. Weakened immune system: individuals with a poorly functioning immune system are more likely to develop the common cold. Also, people with excessive fatigue or emotional distress may be more susceptible to catching the common cold.  

 

Common cold vs flu

 

Many people have a hard time differentiating the two or fail to recognize whether they are having a cold or a flu. As you can see from the table below the some signs and symptoms are similar but differ in intensity and time.

Symptoms of common cold appear gradually whereas those of flu appear in 3-6 hours.

 

When to see a doctor?

 

For adults- seek medical attention if you have:

- fever greater than 38.5C

- a fever lasting or recurring after a fever-free period

- shortness of breath

- wheezing

- severe sore throat, headache or sinus pain

 

For children- you should seek medical attention if your child has any of the following:

- fever of 38C in newborns up to 12 weeks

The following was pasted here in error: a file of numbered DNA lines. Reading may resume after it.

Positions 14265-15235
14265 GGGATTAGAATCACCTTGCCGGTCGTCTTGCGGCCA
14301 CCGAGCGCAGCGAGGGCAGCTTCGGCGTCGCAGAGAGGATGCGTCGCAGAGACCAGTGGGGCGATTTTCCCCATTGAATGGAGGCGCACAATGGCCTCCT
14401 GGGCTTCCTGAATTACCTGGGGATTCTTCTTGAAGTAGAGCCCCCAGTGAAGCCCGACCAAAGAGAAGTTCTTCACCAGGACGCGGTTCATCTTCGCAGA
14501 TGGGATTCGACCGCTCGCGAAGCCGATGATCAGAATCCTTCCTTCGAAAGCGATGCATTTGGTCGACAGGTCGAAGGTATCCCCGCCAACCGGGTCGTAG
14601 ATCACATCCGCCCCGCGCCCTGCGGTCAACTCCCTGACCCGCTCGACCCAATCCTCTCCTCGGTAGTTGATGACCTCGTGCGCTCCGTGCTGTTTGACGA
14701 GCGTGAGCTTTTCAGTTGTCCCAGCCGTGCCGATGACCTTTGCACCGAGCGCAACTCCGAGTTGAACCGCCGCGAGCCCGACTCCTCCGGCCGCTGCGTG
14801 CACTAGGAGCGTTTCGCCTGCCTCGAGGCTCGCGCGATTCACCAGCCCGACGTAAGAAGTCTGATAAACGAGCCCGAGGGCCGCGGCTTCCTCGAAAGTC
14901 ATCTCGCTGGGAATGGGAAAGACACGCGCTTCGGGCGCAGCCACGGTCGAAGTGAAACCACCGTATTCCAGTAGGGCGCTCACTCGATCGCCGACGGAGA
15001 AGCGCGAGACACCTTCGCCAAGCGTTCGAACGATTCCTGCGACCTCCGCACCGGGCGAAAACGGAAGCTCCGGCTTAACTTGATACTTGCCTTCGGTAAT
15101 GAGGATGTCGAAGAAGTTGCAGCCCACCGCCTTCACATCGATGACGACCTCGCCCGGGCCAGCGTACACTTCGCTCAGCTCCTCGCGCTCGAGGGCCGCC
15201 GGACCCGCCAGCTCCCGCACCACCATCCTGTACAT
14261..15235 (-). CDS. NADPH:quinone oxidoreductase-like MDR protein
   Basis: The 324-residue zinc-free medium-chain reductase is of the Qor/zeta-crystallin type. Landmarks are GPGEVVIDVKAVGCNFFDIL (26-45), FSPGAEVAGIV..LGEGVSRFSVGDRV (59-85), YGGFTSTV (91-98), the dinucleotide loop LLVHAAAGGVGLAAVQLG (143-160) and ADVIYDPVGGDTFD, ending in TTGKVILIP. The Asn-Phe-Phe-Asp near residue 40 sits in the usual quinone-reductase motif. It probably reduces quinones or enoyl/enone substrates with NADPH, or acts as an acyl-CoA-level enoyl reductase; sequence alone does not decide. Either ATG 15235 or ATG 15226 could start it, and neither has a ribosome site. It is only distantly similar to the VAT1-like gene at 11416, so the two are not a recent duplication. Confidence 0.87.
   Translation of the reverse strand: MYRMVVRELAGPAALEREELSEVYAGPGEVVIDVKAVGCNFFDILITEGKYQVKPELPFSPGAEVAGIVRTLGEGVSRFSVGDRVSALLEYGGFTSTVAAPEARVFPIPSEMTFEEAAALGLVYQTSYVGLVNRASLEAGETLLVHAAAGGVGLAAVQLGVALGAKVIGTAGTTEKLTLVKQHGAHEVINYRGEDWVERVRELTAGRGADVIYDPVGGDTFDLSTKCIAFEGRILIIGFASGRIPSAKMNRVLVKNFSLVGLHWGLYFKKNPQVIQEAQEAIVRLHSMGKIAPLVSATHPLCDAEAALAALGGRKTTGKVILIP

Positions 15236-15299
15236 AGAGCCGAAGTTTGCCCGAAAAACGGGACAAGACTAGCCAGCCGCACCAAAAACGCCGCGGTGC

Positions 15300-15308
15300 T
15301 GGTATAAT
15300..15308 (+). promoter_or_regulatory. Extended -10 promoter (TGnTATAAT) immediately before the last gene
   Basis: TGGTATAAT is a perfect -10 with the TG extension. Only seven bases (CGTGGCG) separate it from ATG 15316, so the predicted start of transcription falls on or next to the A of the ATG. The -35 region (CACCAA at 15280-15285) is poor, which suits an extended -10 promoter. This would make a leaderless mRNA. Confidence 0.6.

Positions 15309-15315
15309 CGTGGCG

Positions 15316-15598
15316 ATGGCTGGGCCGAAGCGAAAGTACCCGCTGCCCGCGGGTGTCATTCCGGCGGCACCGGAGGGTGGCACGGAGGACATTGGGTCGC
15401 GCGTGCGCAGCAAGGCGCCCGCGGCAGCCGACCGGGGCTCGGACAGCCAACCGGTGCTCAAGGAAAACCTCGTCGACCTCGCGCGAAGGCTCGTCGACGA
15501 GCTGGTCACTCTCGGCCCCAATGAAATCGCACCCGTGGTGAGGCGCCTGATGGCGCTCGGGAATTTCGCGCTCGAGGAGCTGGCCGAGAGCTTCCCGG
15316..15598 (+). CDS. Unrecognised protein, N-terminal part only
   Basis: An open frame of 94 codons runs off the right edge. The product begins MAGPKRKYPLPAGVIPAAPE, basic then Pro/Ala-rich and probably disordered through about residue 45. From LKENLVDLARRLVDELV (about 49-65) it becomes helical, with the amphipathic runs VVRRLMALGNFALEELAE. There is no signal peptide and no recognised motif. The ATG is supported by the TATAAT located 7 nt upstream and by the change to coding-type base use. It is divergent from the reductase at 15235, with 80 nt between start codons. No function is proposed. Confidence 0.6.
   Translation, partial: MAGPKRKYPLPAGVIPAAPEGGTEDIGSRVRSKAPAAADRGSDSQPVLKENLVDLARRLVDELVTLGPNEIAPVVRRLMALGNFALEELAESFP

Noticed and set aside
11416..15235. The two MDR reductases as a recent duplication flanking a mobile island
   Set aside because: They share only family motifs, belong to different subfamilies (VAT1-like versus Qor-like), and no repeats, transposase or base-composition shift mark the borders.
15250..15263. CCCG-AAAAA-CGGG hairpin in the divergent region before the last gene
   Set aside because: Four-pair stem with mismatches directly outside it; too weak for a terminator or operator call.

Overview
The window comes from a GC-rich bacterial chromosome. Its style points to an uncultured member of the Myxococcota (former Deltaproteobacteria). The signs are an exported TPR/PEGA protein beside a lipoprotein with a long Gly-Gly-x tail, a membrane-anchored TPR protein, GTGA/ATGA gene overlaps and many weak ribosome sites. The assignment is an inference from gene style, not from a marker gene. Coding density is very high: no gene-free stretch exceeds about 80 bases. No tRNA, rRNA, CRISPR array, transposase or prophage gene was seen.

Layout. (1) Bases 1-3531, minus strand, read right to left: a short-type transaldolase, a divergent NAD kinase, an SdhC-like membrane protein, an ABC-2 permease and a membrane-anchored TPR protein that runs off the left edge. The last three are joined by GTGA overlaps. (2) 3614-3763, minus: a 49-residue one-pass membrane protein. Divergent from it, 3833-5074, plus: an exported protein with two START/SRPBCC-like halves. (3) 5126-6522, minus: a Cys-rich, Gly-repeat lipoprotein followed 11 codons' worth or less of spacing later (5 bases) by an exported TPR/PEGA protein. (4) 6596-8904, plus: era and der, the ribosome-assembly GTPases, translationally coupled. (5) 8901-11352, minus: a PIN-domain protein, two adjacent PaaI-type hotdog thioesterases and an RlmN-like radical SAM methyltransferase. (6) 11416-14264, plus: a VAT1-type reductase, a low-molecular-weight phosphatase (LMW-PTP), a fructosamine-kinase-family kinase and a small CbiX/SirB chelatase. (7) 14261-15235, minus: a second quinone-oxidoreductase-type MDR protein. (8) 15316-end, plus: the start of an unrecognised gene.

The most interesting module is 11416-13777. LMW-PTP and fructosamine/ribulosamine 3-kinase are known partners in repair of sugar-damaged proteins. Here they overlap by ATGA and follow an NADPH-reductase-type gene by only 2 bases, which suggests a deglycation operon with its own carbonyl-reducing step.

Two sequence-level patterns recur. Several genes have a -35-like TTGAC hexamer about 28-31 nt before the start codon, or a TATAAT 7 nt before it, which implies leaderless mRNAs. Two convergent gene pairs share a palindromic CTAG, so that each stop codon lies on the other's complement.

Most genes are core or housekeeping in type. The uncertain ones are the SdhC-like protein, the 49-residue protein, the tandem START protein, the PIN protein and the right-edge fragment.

- rising fever or fever lasting more than 2 days in a child of any age

- symptoms that worsen or fail to improve

- severe symptoms, such as headache or cough

- wheezing

- ear pain

- extreme fussiness

- unusual drowsiness

- lack of appetite

 

Treatment and remedies

There’s no cure for the common cold. Antibiotics are not useful against cold viruses and shouldn’t be used unless there is a bacterial infection. Treatment is directed at relieving signs and symptoms.

Home treatment include includes getting rest,drinking plenty of fluids, and gargling with warm saltwater might soothe the sore throat. In older children and adults, common over-the-counter drugs may help relieve the symptoms, though they will not prevent or shorten the duration of the common cold.